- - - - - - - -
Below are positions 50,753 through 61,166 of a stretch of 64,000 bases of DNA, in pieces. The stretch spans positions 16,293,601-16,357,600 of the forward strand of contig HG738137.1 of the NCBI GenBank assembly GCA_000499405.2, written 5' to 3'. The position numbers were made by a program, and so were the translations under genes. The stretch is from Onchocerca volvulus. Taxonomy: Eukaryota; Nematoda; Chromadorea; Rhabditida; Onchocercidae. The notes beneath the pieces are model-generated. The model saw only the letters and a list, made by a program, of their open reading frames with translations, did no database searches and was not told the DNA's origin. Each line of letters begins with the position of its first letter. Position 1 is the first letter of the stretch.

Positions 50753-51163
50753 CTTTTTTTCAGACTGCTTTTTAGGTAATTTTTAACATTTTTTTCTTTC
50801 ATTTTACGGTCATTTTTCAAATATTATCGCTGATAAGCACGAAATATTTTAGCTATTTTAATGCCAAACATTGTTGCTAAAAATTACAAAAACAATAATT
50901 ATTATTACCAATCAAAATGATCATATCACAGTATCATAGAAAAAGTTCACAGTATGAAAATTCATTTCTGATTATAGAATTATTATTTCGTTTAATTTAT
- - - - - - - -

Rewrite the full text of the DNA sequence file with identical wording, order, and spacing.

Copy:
Below are positions 50,753 through 61,166 of a stretch of 64,000 bases of DNA, in pieces. The stretch spans positions 16,293,601-16,357,600 of the forward strand of contig HG738137.1 of the NCBI GenBank assembly GCA_000499405.2, written 5' to 3'. The position numbers were made by a program, and so were the translations under genes. The stretch is from Onchocerca volvulus. Taxonomy: Eukaryota; Nematoda; Chromadorea; Rhabditida; Onchocercidae. The notes beneath the pieces are model-generated. The model saw only the letters and a list, made by a program, of their open reading frames with translations, did no database searches and was not told the DNA's origin. Each line of letters begins with the position of its first letter. Position 1 is the first letter of the stretch.

Positions 50753-51163
50753 CTTTTTTTCAGACTGCTTTTTAGGTAATTTTTAACATTTTTTTCTTTC
50801 ATTTTACGGTCATTTTTCAAATATTATCGCTGATAAGCACGAAATATTTTAGCTATTTTAATGCCAAACATTGTTGCTAAAAATTACAAAAACAATAATT
50901 ATTATTACCAATCAAAATGATCATATCACAGTATCATAGAAAAAGTTCACAGTATGAAAATTCATTTCTGATTATAGAATTATTATTTCGTTTAATTTAT